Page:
Jones Beach Blvd. Estate, Inc., v. Moses (1935), 268 N.Y. 362, 197 N.E. 313 (median); Anno. Traffic regulations which interfere with or restrict access to and from abutting property, 100 A.L.R. 491; and Anno. Power to restrict or interfere with access of abutter by traffic regulations, 73 A.L.R.2d 689; Iowa State Highway Comm. v. Smith, supra, and cases therein cited.
Anno. Right of private citizen to complain of rerouting of highway or removal or change of route or directional signs, 97 A.L.R. 192; Anno. Right of property owner to compensation for diversion of traffic by relocation or rerouting of highway, 118 A.L.R. 921; But see Anno. Abutting owner's right to damages or other relief for loss of access because of limited-access highway or street, 43 A.L.R.2d 1072.
It is true the line between police power and condemnation has not been and perhaps cannot be sharply drawn. The problem is really one of degree. In both, damages may result but if the damage is such as to be suffered by many similarly situated and is in the nature of a restriction on the use to which land may be put and ought to be borne by the individual as a member of society for the good of the public safety, health, or general welfare, it is said to be a reasonable exercise of the police power, but if the damage is so great to the individual that he ought not to bear it under contemporary standards, then courts are inclined to treat it as a "taking" of the property or an unreasonable exercise of the police power. See State v. Herwig (1962), 17 Wis.2d 442, 117 N.W.2d 335. "The law recognizes that the owner of property, even though it be situated upon a public street, has a right of ingress and egress to and from his premises. However this right is, in common with most other rights, subject to reasonable regulations in the public interest and for the promotion of public convenience and safety. The difficulty arises when an attempt is made to determine what is reasonable and what is unreasonable." Neenah v. Krueger (1932), 206 Wis. 473, 476, 240 N.W. 402.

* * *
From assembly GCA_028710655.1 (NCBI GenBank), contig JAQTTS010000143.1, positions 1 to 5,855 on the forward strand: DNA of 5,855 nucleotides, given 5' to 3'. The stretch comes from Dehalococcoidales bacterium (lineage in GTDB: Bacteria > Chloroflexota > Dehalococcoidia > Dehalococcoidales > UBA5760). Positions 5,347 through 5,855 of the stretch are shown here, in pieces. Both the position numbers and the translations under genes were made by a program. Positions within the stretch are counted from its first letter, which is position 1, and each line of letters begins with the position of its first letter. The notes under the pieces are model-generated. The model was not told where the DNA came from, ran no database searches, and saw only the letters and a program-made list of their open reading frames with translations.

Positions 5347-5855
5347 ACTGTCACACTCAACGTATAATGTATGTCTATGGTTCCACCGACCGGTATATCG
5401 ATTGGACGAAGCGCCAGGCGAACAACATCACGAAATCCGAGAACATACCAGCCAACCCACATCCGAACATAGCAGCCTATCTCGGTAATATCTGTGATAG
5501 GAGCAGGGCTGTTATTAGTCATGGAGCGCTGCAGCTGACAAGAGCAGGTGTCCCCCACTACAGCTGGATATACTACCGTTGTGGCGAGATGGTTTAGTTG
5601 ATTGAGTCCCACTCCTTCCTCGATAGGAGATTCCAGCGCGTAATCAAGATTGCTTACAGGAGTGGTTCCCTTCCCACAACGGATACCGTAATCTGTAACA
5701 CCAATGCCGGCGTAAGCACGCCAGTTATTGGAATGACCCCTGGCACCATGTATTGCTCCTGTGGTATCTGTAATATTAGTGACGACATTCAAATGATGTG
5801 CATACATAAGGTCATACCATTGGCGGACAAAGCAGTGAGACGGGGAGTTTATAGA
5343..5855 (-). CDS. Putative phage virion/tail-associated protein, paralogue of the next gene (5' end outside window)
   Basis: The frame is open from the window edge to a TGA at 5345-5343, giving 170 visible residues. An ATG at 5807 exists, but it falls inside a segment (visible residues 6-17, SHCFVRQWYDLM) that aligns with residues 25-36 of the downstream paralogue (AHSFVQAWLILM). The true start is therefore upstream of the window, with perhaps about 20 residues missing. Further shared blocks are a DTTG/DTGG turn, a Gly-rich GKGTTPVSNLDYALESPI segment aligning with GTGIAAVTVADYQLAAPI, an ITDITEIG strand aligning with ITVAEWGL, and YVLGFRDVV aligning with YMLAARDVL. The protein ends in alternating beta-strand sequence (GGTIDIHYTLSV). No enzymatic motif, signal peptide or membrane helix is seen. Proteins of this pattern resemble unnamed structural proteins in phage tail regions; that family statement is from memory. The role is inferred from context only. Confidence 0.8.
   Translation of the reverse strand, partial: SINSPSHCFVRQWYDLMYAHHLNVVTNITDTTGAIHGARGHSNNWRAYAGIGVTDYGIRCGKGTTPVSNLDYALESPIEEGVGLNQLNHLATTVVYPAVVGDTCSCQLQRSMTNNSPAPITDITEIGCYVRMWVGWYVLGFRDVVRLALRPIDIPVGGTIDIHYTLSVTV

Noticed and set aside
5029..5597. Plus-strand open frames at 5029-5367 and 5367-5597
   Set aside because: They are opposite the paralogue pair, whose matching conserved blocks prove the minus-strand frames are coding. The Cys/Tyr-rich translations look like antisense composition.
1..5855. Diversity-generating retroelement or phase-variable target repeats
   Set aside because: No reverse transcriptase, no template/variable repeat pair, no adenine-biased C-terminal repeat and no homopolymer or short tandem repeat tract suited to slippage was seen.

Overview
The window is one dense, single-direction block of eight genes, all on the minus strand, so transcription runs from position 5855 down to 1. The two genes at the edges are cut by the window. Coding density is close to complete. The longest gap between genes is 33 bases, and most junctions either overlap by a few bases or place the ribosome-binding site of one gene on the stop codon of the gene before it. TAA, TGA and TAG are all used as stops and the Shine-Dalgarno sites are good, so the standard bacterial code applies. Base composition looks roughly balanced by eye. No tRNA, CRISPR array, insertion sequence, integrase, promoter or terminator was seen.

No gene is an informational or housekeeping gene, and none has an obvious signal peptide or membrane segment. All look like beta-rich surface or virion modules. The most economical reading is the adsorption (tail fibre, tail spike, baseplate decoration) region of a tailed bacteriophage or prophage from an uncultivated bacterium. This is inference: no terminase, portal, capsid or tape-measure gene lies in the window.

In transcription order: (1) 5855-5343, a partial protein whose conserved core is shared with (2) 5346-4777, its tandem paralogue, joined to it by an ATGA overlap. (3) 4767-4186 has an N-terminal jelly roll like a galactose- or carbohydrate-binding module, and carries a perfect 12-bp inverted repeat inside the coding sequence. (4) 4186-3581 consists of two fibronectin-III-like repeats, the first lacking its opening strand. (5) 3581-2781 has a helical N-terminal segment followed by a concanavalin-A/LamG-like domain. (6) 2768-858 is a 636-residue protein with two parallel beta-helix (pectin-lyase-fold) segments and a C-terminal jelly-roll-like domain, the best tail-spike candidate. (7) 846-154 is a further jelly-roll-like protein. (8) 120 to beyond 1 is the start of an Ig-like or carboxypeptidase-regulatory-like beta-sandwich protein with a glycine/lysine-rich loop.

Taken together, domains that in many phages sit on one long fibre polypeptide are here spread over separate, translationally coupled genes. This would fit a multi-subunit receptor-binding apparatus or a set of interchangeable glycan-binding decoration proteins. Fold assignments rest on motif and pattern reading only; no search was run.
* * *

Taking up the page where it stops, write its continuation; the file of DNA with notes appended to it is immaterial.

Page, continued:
The right of access or of ingress or egress of an abutting property owner to a public road or street is a property right not separate in itself but incidental to and a part of the ownership of the land and is subject to the superior rights of the traveling public upon the highway and of the state to control that traffic for the common good. In early times, local roads were constructed for the improvement of property and in many instances the land was dedicated for such purpose and the road was paid for by local real-estate taxes or by special assessments. The concept of access rights in that context was not greatly influenced by the needs of the public generally which might clash with an unrestricted use of the property in relation to the abutting street. Covey, supra; Clarke, The Limited-Access Highway, 27 Washington Law Review (1952), 115. But a more-modern concept of the right of access restricts the scope and nature of the right in relation to the needs of contemporary society. Or, as it has been said, we cannot have changeless roads in a changing society. Darnall v. State, supra. Recent concepts of the function of highways have added to the local road and street concept limited-access highways, freeways, and expressways because of the growth of automobile traffic and the public need for greater speed and safety. These roads are constructed to serve the today and future needs of the traveling public and the national defense objects of the federal government rather than the local needs of abutting-property owners. In Agnew v. Hotchkiss (1926), 189 Wis. 1, 3, 206 N.W. 849, it is stated, "`Highways are only to be laid out when the public good will thereby be promoted. . . . The controlling factor must always be the good of the general public and not the convenience or financial gain of the people who live along any particular highway.'" Highway 30 ran the course of being an uncontrolled-access state highway to a limited-access highway and now to an integral part of the national system of interstate highways or freeways sponsored and encouraged by the federal government and paid for to the extent of 90 percent by the federal government out of taxes assessed against the users of the public highways. The purpose of Interstate Highway 94 is not to serve the traveling public or abutters as a local road but to serve as a safe, efficient, and speedy means of transporting traffic from one state to another. What the defendant did in constructing Interstate Highway 94 as a freeway was in the exercise of its police power expressly authorized by sec. 84.29, Stats.